Vice President Mike Pence said he expects President Donald Trump to discuss Russian meddling in U.S. elections, the Kremlin’s military incursions into Ukraine and Syria and other touchy subjects when he meets this summer with Vladimir Putin.
“There are a broad range of issues the president’s going to talk about that need to be addressed,” Pence said in an interview with Bloomberg News aboard Air Force Two on Wednesday. They include the “economic relationship with the United States and Russia and countries of the world.”
Asked whether those issues would include concerns over Russian interference in U.S. elections, Pence said, “I think there will be a lot of stuff that comes up.” Pressed again, he said, “He’s discussed that with President Putin before. I would anticipate that he will discuss that with him again.”
The U.S. intelligence community has concluded that Moscow attempted to influence the 2016 election that Trump won. The president has shown reluctance to accept that Russia played any role in the election and has forcefully rejected assertions that the Kremlin helped him win.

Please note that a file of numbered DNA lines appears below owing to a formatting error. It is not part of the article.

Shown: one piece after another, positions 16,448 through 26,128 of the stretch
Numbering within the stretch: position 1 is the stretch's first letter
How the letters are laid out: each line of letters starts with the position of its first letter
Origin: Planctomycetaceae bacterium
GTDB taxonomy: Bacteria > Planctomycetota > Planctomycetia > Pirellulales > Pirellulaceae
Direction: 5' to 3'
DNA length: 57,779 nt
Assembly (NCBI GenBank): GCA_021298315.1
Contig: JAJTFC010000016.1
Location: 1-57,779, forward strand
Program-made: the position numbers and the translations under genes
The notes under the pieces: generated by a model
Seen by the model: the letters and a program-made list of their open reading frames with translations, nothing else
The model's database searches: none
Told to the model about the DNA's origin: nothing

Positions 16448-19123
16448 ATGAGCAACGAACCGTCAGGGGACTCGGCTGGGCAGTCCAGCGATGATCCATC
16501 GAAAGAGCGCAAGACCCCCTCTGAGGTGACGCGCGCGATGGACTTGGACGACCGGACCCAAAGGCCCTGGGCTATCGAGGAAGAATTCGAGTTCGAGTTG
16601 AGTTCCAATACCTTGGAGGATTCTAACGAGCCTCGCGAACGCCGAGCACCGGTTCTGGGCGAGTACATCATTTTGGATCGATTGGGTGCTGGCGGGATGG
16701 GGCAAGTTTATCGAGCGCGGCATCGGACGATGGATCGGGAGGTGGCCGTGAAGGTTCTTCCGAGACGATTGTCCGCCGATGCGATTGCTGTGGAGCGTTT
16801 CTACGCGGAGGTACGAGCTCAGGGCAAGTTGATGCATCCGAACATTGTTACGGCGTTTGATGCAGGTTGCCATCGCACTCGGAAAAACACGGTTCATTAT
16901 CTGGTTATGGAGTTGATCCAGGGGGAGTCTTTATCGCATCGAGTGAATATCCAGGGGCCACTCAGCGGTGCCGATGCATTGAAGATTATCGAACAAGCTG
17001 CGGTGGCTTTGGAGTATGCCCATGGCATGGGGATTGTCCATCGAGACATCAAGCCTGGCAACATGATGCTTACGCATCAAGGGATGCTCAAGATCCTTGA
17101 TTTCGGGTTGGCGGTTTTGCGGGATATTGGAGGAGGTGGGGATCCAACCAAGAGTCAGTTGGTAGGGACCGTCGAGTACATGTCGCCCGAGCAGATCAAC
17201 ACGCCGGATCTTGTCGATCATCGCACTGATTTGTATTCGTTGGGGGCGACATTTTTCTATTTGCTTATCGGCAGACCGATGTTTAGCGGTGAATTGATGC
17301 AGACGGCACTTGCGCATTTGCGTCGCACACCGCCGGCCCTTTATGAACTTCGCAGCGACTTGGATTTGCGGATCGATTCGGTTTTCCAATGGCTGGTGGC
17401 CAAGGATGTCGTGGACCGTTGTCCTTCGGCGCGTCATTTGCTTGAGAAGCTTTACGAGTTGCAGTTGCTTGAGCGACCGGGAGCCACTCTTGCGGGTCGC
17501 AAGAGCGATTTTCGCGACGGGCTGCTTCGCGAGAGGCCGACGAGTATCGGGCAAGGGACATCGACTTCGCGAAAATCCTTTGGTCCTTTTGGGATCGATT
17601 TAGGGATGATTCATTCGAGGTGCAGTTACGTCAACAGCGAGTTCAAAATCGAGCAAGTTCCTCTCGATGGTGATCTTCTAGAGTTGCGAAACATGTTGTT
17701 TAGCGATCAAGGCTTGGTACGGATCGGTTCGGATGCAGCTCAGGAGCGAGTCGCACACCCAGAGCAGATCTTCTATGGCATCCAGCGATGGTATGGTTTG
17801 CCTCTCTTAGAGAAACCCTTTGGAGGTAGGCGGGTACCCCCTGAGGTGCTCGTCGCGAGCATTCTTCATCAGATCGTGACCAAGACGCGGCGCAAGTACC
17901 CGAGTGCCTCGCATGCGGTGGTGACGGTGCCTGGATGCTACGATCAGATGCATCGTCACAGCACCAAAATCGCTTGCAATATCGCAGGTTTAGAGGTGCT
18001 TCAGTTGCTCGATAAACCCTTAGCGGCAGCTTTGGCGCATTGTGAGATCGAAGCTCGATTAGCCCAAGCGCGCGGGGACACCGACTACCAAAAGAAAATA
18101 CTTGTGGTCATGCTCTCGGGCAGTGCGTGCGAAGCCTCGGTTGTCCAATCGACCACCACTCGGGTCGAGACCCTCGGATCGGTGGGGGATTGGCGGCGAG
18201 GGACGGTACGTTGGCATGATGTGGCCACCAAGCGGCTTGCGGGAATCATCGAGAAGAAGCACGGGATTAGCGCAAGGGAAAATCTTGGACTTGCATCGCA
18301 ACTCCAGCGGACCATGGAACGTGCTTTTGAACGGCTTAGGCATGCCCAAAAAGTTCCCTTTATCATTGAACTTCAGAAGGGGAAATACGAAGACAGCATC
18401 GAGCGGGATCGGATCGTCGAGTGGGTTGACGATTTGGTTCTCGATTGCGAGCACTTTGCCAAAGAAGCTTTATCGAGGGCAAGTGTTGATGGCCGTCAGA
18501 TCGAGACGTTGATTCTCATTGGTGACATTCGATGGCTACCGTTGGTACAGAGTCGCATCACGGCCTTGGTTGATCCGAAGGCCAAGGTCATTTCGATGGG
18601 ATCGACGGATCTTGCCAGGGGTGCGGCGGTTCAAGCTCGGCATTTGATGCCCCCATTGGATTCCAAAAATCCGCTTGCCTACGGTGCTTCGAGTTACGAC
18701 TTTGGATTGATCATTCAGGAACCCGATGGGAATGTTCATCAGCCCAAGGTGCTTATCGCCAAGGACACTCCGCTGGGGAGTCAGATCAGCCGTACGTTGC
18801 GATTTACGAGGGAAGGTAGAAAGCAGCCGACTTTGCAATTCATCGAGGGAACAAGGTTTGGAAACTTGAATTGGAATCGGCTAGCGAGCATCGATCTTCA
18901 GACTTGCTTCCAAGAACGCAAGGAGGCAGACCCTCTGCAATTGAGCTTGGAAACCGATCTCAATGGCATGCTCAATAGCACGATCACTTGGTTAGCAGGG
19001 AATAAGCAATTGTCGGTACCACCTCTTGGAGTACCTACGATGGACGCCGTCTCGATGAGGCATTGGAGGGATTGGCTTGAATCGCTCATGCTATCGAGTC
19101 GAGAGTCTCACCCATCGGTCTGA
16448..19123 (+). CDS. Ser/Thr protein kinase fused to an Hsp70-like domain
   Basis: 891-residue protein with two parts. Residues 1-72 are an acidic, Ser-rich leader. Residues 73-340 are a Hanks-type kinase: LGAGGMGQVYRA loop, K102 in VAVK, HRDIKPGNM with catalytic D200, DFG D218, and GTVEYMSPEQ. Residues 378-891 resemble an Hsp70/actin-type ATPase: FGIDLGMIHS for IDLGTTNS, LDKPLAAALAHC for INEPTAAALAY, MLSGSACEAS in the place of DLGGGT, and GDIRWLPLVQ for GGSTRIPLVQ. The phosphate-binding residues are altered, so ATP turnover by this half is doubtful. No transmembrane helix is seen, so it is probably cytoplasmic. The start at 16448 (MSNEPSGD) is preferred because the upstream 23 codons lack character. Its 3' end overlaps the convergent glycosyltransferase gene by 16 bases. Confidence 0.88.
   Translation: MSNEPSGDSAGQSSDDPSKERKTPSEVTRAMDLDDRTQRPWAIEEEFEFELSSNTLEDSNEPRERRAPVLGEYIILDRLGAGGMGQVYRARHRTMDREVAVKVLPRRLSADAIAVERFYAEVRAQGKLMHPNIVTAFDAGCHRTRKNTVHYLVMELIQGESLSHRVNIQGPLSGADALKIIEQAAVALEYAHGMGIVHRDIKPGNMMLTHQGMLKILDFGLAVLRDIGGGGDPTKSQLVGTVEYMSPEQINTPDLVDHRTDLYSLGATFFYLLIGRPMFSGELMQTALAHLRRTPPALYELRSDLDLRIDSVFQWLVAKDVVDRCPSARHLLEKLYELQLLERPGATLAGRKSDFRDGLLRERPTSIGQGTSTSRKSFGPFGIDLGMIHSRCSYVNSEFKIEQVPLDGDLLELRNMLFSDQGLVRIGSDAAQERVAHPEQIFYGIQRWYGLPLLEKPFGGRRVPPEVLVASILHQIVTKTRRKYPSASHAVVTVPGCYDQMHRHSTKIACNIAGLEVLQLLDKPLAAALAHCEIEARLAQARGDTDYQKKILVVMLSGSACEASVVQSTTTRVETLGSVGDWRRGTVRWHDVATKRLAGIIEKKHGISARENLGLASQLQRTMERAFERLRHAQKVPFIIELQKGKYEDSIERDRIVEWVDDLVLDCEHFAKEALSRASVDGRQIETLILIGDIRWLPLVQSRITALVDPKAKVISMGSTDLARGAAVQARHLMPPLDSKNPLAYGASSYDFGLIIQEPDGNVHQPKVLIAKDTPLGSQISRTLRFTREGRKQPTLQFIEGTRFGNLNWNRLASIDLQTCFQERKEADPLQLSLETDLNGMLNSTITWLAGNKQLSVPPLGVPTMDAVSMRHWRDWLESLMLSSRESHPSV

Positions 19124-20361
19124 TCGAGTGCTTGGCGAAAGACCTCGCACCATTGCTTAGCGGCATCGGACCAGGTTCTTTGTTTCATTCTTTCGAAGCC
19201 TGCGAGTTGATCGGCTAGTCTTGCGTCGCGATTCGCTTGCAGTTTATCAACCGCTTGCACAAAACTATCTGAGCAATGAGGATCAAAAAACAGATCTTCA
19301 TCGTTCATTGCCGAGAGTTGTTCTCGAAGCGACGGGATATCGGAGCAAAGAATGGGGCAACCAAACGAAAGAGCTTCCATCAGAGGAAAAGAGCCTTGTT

His campaign is under investigation by Special Counsel Robert Mueller for contacts with Russian figures and potential collusion with the Kremlin’s election activities. Mueller has indicted a St. Petersburg “troll farm” with connections to the Russian government for running a covert social media campaign to influence the election.
Trump has said he’s confronted Putin about Russia’s involvement in the election in previous meetings and the Russian leader has denied any meddling. However, the president has enacted new sanctions Congress ordered against Russia to punish the country for its election activities and hasn’t lifted sanctions put in place by his predecessor, Barack Obama.
The president startled other Western leaders earlier this month when he said Russia should be re-admitted to the Group of Seven on the eve of its annual summit in Quebec. The country was expelled from the group of industrialized democracies after its aggression toward Ukraine and its 2014 annexation of Crimea.
Pence declined in the interview to share his own view on whether Russia should be allowed back into the G-7. “Any opinion I have I’d share with the president,” Pence said.